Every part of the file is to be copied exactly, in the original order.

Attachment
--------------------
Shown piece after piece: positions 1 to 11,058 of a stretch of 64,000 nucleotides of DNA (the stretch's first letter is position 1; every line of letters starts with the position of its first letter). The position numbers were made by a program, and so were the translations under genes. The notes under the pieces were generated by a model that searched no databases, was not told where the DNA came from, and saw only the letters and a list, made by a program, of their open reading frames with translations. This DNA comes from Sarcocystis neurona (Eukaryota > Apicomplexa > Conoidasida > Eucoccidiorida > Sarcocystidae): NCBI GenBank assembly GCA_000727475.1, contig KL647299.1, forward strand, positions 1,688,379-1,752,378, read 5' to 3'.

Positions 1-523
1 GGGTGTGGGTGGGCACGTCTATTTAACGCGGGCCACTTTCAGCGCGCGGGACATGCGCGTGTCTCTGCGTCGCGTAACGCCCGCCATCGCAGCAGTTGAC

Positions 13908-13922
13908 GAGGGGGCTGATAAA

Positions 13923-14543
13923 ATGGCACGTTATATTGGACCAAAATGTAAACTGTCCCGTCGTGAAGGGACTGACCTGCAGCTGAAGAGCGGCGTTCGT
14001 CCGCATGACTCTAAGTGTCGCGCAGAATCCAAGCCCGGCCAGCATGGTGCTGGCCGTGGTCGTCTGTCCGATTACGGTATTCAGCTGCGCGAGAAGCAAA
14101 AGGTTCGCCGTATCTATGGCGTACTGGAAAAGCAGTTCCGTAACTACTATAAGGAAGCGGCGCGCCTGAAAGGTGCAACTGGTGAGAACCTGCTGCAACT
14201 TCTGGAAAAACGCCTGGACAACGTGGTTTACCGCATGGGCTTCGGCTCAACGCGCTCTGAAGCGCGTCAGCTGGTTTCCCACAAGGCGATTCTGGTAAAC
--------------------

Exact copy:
Shown piece after piece: positions 1 to 11,058 of a stretch of 64,000 nucleotides of DNA (the stretch's first letter is position 1; every line of letters starts with the position of its first letter). The position numbers were made by a program, and so were the translations under genes. The notes under the pieces were generated by a model that searched no databases, was not told where the DNA came from, and saw only the letters and a list, made by a program, of their open reading frames with translations. This DNA comes from Sarcocystis neurona (Eukaryota > Apicomplexa > Conoidasida > Eucoccidiorida > Sarcocystidae): NCBI GenBank assembly GCA_000727475.1, contig KL647299.1, forward strand, positions 1,688,379-1,752,378, read 5' to 3'.

Positions 1-523
1 GGGTGTGGGTGGGCACGTCTATTTAACGCGGGCCACTTTCAGCGCGCGGGACATGCGCGTGTCTCTGCGTCGCGTAACGCCCGCCATCGCAGCAGTTGAC

Positions 13908-13922
13908 GAGGGGGCTGATAAA

Positions 13923-14543
13923 ATGGCACGTTATATTGGACCAAAATGTAAACTGTCCCGTCGTGAAGGGACTGACCTGCAGCTGAAGAGCGGCGTTCGT
14001 CCGCATGACTCTAAGTGTCGCGCAGAATCCAAGCCCGGCCAGCATGGTGCTGGCCGTGGTCGTCTGTCCGATTACGGTATTCAGCTGCGCGAGAAGCAAA
14101 AGGTTCGCCGTATCTATGGCGTACTGGAAAAGCAGTTCCGTAACTACTATAAGGAAGCGGCGCGCCTGAAAGGTGCAACTGGTGAGAACCTGCTGCAACT
14201 TCTGGAAAAACGCCTGGACAACGTGGTTTACCGCATGGGCTTCGGCTCAACGCGCTCTGAAGCGCGTCAGCTGGTTTCCCACAAGGCGATTCTGGTAAAC